Intel leak hints at Ivy Bridge E LGA-2011 chips

A leaked slide suggests that while Intel's latest Sandy Bridge E processors require an entirely new motherboards, next year's Ivy Bridge E chips will be a simple drop-in upgrade.

Intel's tick-tock development cycle - following one year's simple process shrink with next year's new architecture upgrades - is often a mixed bag for those upgrading their existing systems. While the latest mainstream Sandy Bridge chips use the company's existing LGA-1155 socket type, the top-end Sandy Bridge E series uses the new - and totally incompatible - LGA-2011.

With LGA-2011 boards costing somewhere between £200 and £300 at present, that's a significant investment on top of the supremely expensive processor and high-end cooling system required - and that's without even considering a graphics card upgrade or some of the new high-performance DDR3-1600 memory that's appearing as an accessory for the chip.

While the Sandy Bridge E processors are the kings of the performance hill at present, next year they'll be drifting towards the top of the mid-range as Intel launches its Ivy Bridge processor family in 1H2012.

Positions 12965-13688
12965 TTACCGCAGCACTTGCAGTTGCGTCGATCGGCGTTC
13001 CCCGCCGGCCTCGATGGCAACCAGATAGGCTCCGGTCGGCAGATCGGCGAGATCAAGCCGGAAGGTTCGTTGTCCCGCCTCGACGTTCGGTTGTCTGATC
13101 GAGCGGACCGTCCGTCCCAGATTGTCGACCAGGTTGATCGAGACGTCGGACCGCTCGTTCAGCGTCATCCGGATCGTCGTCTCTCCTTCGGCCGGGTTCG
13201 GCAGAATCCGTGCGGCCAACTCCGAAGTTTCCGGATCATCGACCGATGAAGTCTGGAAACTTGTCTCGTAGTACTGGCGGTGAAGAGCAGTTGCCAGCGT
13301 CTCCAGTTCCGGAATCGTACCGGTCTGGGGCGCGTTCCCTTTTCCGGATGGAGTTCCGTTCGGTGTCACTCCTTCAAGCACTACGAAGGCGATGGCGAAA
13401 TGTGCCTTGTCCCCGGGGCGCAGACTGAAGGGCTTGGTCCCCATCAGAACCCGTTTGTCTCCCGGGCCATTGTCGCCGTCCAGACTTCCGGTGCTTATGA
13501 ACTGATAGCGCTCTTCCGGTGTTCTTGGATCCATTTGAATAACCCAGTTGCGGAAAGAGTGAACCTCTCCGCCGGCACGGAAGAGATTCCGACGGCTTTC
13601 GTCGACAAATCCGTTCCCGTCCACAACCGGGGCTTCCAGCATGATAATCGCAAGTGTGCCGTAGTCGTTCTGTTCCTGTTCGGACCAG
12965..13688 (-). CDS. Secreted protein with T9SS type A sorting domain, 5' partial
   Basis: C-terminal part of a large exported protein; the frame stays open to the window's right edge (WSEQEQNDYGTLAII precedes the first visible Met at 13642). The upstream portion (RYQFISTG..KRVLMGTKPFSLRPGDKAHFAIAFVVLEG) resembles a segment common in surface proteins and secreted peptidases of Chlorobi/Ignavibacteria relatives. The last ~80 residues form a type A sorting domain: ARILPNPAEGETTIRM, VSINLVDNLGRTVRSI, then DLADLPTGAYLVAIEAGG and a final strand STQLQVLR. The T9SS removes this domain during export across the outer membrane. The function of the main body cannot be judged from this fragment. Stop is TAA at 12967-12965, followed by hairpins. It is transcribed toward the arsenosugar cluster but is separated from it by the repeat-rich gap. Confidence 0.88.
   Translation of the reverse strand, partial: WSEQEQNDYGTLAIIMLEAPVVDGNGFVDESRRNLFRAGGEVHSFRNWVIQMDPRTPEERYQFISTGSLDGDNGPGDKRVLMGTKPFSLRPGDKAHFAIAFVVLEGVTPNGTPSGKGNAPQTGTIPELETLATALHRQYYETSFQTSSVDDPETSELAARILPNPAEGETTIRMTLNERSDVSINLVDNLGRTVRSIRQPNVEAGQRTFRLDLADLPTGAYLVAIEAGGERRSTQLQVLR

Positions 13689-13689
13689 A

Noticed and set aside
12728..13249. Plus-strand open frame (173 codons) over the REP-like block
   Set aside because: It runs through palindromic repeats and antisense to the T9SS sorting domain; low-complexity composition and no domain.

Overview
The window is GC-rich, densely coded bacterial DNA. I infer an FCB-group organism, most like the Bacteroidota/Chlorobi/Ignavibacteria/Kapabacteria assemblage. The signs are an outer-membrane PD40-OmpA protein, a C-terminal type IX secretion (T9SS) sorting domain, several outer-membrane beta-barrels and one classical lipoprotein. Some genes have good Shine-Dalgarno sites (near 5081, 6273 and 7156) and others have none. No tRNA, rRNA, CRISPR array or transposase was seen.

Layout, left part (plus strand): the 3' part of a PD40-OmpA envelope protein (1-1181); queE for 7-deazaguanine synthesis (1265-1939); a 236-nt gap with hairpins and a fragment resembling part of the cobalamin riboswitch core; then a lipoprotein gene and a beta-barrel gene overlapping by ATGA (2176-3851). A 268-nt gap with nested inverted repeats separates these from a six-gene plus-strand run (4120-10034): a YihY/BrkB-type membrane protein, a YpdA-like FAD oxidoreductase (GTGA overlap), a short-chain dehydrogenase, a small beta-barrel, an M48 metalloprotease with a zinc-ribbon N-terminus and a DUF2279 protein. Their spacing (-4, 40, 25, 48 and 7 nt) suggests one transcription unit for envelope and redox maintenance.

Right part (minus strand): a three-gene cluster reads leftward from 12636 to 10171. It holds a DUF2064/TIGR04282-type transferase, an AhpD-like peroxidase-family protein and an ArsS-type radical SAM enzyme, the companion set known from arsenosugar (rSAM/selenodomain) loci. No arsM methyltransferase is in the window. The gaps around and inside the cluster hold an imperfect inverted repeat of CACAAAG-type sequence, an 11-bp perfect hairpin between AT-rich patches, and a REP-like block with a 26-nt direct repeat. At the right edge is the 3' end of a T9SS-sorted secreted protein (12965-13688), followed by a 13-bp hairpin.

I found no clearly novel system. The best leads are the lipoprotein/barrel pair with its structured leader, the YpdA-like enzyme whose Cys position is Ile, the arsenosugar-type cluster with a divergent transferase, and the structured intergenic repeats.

Intel will, of course, capitalise on the success of its Sandy Bridge E series with an Ivy Bridge E series - but if it requires another £300 motherboard, all but the most hardcore of gamers will likely leave well alone.

Although as-yet unconfirmed by Intel - which "does not comment on rumour or speculation," as it so often reminds us - a slide deck leaked by a user on the Chinese XFastest forums claims that the current LGA-2011 motherboards with X79 chipsets will be compatible with the Ivy Bridge E processors, making them a simple drop-in upgrade.

That's great news for those who simply have to have the biggest and the best new chips on the market, but will come as little consolation to those looking at the company's more mainstream offerings: the first mainstream Ivy Bridge chips, codenamed Haswell, are expected to use a new LGA-1150 socket type which is incompatible with Sandy Bridge motherboards.